Prep Basketball Preview: Salisbury girls

Published 12:00 am Monday, November 24, 2008

By David Shaw
dshaw@salisburypost.com
When we last checked on the Salisbury girls basketball team, it was reeling from a season-ending miss-a-thon in the 2A Western Regional final.
Eight months later, the Hornets don’t need to be reminded.
“They talk about it, and they don’t talk about it,” said Andrew Mitchell, Salisbury’s third coach in three years. “The good thing to come out of it is that they’re all a lot hungrier this year. They didn’t point any fingers. They felt like they all choked.”
Salisbury returns to the court with a big appetite and an aching desire to better last year’s 28-2 overall record.
Mitchell, the former Livingstone College women’s coach, has replaced Dee Miller, who led the Hornets to an 11-1 CCC mark, a share of the league title and the conference tournament championship.
“It’s back to school for me,” said Mitchell, a classroom teacher for the first time in 18 years. “Thankfully, I didn’t have to come in here and create anything great. It’s already great. I’m just blending this team with my philosophy รณ which is playing good, fundamental basketball.”
Salisbury has the goods to win it all this season.
But as the Hornets learned during last season’s funeral March, the best team doesn’t always win. The team that plays best does.
“We’re playing for an undefeated season and a state championship,” Mitchell announced. “We’ve already beaten Butler and Concord in scrimmages. So far I like the heart of this team and the way it faces up to challenges.”
What’s not to like?
The honor roll begins with Bubbles Phifer, last year’s Player of the Year in Rowan County. The junior guard averaged a county-best 14.8 points per game and reached double figures 26 times.
“She’s a junior, but she plays like she’s on a college level,” Mitchell said. “She’s so graceful with the ball. I compare her to Chris Paul. She very seldom panics. And if you run at her, she’ll split defenders or find an open person.”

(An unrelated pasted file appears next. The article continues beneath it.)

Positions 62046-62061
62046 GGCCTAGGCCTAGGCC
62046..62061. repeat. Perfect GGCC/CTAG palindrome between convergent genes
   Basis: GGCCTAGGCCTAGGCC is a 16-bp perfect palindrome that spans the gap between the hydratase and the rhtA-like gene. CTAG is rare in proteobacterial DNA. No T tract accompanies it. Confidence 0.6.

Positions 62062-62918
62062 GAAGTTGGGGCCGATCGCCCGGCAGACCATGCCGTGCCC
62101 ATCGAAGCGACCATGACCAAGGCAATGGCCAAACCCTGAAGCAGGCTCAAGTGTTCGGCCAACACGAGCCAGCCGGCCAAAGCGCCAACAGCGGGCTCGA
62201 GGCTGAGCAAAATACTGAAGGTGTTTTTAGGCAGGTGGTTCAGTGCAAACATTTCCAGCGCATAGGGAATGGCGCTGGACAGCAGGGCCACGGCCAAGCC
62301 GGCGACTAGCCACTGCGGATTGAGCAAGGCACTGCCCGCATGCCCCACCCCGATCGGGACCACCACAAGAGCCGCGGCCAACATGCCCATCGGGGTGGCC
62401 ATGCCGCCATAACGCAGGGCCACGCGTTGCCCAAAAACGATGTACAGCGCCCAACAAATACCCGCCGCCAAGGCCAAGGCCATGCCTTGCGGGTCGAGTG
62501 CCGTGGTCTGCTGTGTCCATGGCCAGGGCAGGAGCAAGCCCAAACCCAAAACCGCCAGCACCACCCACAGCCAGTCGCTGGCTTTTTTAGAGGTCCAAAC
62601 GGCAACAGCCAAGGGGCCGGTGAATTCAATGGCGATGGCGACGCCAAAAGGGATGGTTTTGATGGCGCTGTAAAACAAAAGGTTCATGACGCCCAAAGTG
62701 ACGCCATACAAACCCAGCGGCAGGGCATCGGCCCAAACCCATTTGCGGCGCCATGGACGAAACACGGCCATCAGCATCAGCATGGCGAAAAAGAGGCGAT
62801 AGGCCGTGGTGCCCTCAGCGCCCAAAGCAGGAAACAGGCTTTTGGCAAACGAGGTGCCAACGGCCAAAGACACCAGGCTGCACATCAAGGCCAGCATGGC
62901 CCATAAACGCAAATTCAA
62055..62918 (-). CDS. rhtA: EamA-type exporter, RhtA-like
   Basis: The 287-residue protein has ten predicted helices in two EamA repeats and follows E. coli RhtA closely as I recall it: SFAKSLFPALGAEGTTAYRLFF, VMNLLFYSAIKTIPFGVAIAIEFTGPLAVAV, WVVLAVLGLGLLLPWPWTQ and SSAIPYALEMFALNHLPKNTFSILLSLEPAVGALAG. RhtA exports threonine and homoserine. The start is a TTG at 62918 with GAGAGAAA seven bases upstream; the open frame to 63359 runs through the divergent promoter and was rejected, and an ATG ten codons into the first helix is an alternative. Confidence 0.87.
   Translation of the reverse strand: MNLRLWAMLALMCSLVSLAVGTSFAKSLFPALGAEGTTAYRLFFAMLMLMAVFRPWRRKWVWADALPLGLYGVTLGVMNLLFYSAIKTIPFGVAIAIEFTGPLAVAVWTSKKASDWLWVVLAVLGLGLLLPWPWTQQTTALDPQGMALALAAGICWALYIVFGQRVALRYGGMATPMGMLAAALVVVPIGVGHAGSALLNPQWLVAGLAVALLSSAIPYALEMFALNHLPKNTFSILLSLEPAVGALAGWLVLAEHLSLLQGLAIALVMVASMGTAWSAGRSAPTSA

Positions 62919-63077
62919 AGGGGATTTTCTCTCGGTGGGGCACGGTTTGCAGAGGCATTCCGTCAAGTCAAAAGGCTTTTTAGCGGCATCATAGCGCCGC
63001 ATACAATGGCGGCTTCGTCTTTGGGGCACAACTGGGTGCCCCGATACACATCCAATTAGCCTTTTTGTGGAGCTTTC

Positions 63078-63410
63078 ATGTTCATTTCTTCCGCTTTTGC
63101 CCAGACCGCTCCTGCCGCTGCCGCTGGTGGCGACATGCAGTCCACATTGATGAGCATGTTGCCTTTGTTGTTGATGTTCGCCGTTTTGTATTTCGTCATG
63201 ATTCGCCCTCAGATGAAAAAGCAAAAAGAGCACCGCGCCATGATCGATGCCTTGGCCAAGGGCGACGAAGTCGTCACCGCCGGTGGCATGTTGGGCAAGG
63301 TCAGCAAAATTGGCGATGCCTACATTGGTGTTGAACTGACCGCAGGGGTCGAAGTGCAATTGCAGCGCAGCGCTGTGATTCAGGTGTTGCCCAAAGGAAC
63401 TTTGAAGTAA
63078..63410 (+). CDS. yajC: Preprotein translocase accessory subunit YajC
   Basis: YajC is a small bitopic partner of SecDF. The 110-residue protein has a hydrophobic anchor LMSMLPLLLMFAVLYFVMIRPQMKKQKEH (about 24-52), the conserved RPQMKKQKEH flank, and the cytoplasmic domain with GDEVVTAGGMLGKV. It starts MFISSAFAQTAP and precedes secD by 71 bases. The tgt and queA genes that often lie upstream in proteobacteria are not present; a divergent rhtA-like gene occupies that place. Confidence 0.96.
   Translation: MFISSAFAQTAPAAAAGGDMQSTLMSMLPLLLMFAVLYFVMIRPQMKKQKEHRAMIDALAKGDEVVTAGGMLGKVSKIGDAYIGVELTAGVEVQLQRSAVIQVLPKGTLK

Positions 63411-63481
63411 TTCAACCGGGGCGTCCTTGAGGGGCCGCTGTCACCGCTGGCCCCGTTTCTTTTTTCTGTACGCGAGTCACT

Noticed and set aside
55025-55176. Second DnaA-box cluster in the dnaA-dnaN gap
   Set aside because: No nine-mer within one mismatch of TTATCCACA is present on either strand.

Phifer’s backcourt partner is senior Shi-Heria Shipp, a 5-foot-11 cool customer who kicks off the season with 878 career points.
Last year, when Salisbury won its first 12 games and later 16 straight, she was good for 14 points a night.
“Shi-Heria can be a leader in a lot of ways,” Mitchell said. “I appreciate where she is, and I’m pleased with the extra effort she’s giving. She’s always had a good outside shot and handled the ball well. Right now we’re forcing her to go left and hopefully make her even better.”
Nene Phifer (5-9) is penciled in to start at small forward. A defensive ballhawk, she’s improved her dribbling skills and developed a nifty little post move.
“But what you notice first about her is that defensive tenacity,” Mitchell said. “She’s got that real nasty defensive attitude we need.”
Salisbury’s power forward is 5-10 senior De’Rya Wylie. Mitchell reports she held her own against Butler, a 4A powerhouse in Charlotte. A unanimous choice to be team captain, Wylie’s act needs no introduction.
“We can put her on any post player in the state,” Mitchell crowed. “She’s not the tallest forward, but she’s quick and she’s strong. We need her to shut people down.”
Mitchell has a conforming role player in center Jasmine Clinding. A 6-foot senior, she’s improved her timing on shot blocks and hustles from end line to end line.
“She’s not gonna try to do anything she can’t do,” said Mitchell. “She does exactly what we ask her to do.”
The Salisbury bench will play a key role this season.
Sophomore twins Ayanna and Ashia Holmes are inter-changeable parts who can fill in at any position. Senior Kia Rice is ball of energy who’ll provide spark all over the floor.
“She’s like Bobby Jackson,” Mitchell said. “You don’t always know what you’re gonna get, but you’re gonna get something.”
Mitchell is also high on 6-foot sophomores Isis Miller and Jessica Heilig, both good rebounders with a soft touch around the hoop.
First-year senior Sherrell Ross (a 5-6 guard) is the team’s only lefty. And juniors Dominique Pearson Lecretia Young are steady shooters who can provide depth at guard or small forward.
“We’re still learning my system,” Mitchell said. “We’re not as smooth offensively as I’d like to be.
“But this right here is a good defensive team. When we play defense, we’re really good. Scary good. I want them to realize that when you play together and keep a positive attitude, this game can be a lot of fun.”

Comments

Comments closed.